You may have a cheese knife at home, but you may not realize what each of the blades was designed to do. In addition, each cheese knife type has a function to improve the user experience, just as a chef will use numerous sorts of knives during the day to increase their efficiency. Therefore, we created a guide and a printable cheese knives resource to assist you in choosing the right blade for the cheeses you’ll be serving.
Why Do Cheese Knives Have Holes In?
While a knife may appear to be a simple tool, countless varieties have been developed over time. Some blades are even made specifically for specific tasks, such as cutting cheese. You’ve probably noticed that some cheese knives have holes in them if you’ve ever investigated buying one or just seen one at a friend’s place. Have you ever pondered why this is the case? We did some research to come up with a solution for you.
When slicing cheese, cheese knives feature holes to keep the cheese and knife from adhering together.
Do you need a knife like this?
This response necessitates considerable explanation, but in a nutshell, the answer is no. Cutting cheese does not require the use of a cheese knife. However, if you plan on chopping a lot of cheese or want the fastest and best tool for the job, a cheese knife is a good investment.
What you’re doing in the kitchen is also a factor. For example, you’ll almost certainly need a cheese knife if you work in a restaurant because you’ll be using it all day. Remember that using a cheese knife will assist you in retaining the shape of the cheese you’re slicing. If you use a standard blade with no holes and the cheese sticks to the knife, you may shatter the cheese in the process of removing it, and this can spoil the dish you’re attempting to prepare and cost you add cheese.
You probably don’t need a cheese knife if you’re cooking at home, but they’re handy to have.
A cheese knife resembles a conventional knife except for a few distinguishing features. A cheese knife, for example, usually has holes that are regularly spaced across the blade, either in a line or in some other structured arrangement. In addition, the perforations aren’t always round. Instead, they can be squares or any different shape, as their sole purpose is to keep the cheese from sticking.
The tip of the blade is another distinguishing feature of cheese knives. It isn’t a tip at all, and it frequently resembles a two-pronged fork. This is where you stick the cheese to pick it up. These extra pleasures aim to keep you from touching the cheese and instead rely on the knife to perform the heavy lifting.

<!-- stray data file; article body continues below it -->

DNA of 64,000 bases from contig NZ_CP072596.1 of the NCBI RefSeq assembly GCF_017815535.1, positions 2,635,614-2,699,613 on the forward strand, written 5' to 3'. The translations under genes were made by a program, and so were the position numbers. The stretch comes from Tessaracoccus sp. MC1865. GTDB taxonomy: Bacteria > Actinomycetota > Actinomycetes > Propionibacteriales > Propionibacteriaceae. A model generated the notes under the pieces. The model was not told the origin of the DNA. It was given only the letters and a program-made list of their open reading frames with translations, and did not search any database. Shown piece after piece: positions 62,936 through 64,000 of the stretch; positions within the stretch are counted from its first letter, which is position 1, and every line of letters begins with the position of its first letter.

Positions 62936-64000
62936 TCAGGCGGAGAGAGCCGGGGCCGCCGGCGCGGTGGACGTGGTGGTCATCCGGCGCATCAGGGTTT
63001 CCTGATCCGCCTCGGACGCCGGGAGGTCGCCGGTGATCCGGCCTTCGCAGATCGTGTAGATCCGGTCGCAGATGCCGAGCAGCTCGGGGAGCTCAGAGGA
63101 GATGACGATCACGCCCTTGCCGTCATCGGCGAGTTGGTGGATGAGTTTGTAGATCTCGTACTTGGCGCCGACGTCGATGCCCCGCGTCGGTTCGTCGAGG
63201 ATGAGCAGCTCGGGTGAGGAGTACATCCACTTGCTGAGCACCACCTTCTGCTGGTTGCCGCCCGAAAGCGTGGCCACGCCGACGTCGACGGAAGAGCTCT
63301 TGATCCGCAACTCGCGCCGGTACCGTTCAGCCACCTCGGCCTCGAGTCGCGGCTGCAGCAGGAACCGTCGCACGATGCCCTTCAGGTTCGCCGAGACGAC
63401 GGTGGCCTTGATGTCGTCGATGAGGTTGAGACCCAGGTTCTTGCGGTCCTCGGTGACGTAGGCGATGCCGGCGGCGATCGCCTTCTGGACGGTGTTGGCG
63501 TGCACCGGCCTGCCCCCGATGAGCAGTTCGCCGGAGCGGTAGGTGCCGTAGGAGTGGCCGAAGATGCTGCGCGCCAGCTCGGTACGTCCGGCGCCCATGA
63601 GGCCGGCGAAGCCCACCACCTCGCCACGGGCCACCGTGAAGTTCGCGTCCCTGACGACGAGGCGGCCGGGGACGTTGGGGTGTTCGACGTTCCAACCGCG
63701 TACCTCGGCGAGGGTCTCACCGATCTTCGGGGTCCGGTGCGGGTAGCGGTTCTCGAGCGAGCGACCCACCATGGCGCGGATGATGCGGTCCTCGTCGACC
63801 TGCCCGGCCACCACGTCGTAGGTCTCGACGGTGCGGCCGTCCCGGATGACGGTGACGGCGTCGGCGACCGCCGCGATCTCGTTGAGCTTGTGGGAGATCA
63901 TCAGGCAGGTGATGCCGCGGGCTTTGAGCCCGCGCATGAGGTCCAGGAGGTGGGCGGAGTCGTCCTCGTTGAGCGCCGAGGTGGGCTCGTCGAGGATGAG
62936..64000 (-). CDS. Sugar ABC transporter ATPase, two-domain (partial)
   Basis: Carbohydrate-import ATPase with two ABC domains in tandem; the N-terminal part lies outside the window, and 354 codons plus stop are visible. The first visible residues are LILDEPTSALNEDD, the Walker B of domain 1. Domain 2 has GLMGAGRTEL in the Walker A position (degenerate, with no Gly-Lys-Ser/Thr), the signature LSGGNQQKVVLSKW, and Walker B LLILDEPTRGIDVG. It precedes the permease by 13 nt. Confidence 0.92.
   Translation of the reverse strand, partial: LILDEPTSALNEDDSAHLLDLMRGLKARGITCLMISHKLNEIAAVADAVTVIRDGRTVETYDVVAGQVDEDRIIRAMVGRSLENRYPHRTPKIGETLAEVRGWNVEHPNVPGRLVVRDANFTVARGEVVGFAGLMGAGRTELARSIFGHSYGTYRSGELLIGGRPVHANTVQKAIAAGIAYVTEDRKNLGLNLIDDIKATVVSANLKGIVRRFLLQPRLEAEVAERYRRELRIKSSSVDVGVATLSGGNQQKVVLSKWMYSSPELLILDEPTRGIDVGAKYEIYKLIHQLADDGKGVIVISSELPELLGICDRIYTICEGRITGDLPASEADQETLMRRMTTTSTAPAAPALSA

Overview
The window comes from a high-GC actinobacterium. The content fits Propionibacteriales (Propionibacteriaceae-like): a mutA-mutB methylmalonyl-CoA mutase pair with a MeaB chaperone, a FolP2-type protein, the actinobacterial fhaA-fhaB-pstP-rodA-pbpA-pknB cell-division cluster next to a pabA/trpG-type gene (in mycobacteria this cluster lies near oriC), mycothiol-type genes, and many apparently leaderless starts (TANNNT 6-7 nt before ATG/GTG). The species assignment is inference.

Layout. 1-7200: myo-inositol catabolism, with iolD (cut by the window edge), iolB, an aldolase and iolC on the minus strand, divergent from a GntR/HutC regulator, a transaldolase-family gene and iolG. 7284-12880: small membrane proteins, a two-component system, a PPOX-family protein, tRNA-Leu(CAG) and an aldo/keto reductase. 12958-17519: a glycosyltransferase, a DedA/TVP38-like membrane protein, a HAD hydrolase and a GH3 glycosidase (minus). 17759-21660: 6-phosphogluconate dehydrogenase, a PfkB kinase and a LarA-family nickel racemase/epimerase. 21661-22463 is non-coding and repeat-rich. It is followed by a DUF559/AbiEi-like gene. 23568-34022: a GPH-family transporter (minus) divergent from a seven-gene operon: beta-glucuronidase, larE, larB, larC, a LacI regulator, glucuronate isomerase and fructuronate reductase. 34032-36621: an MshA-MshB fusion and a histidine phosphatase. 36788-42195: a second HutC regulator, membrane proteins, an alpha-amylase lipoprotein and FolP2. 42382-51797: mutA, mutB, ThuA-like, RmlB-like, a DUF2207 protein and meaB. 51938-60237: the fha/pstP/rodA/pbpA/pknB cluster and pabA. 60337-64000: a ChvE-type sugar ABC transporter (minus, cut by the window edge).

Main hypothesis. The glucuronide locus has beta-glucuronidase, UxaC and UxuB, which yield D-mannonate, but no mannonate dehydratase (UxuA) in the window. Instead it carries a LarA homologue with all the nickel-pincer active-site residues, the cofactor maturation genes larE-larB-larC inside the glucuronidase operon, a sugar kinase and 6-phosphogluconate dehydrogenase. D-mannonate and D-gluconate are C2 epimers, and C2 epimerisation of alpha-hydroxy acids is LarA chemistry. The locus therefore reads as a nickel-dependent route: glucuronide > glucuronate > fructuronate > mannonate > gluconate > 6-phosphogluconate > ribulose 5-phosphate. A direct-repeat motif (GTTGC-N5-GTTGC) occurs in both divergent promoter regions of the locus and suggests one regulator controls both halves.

What Type of Knife Is Best for Cheese?
This is a broad, flat knife with a sharp top edge. It’s great for breaking off bits of softer, crumbly cheeses like gorgonzola or blue cheese and then spreading them out over the big flat surface. This knife can also cut larger, thicker, semi-soft cheeses such as provolone into smaller pieces.
Although this isn’t exactly a knife, it’s frequently found in cheese knife sets and on cheese boards. The fork helps hold harder cheeses in place while cutting with another utensil, such as manchego. I usually put a couple of them on the board near any charcuterie or olives that guests may pick up with a puncture of the cheese fork.
This is one of the cheese knives I use the most, and it’s used for just what it says: spreading cheese. Serve with soft, spreadable cheese, such as goat or Boursin. I also use it to make creamier Brie and Camembert cheeses.
I don’t always use a cheese cleaver on my boards because it can be too large for a tiny cheese plate. However, the wide rectangular blade is designed for cutting hard or semi-hard cheeses, such as cheddar or pepper jack, and may also be used to cube certain cheeses.
Spade knife, heart knife, pear knife, and almond knife are just some of the names for this knife. Whatever you name it, the pointy tip helps chip away at a hard cheese like… you got it, Parmesan cheese. Because of its design, I find this to be an adaptable knife, and I use it with practically any cheese on my boards.
A cheese plane is used to slice semi-soft cheeses like swiss, Havarti, and fontina into thinner slices.
Soft Cheese Knife
This is a great, multipurpose cheese knife, also known as a pronged or fork-tipped spear. This is one of our favorites and one of my most-used. The thin blade is great for softer cheeses, and perforations on edge are sometimes seen to prevent sticking with cheeses like camembert and brie. The fork-pronged tip comes in handy when serving sliced portions of harder cheeses.
Because it’s sharp on the tip and sides, this cheese knife works well with semi-firm cheeses like pepper jack, gouda, and cheddar cheese. In addition, you can use the abrupt long end to finish cutting hard cheeses after pressing the top into them.
Other cheese tools aren’t necessary knives:
A cheese wire, sometimes known as a bowing knife, is used to cut soft cheeses without crushing them or spreading them too thinly. They’re frequently shaped like a bow or attached to a cheese board with a wire indent. The wire would be slowly lowered through the cheese, leaving a clean slice in the process.
Cheese Rind Cutter
A rind cutter is a tool with a sharp tip used to score a hard cheese’s rind, making it simpler to open. To use a rind cutter, pierce one edge of the rind and pull it cleanly across the surface.
A cheese grater is ideal for slicing cheese into shreds. When a block of cheese is forced into the grooves, they will often have razors on more than one side to produce varying size shreds. A cheese grater can also be used to shred a variety of other foods.
The main picture is from Marco Verch Professional Photographer.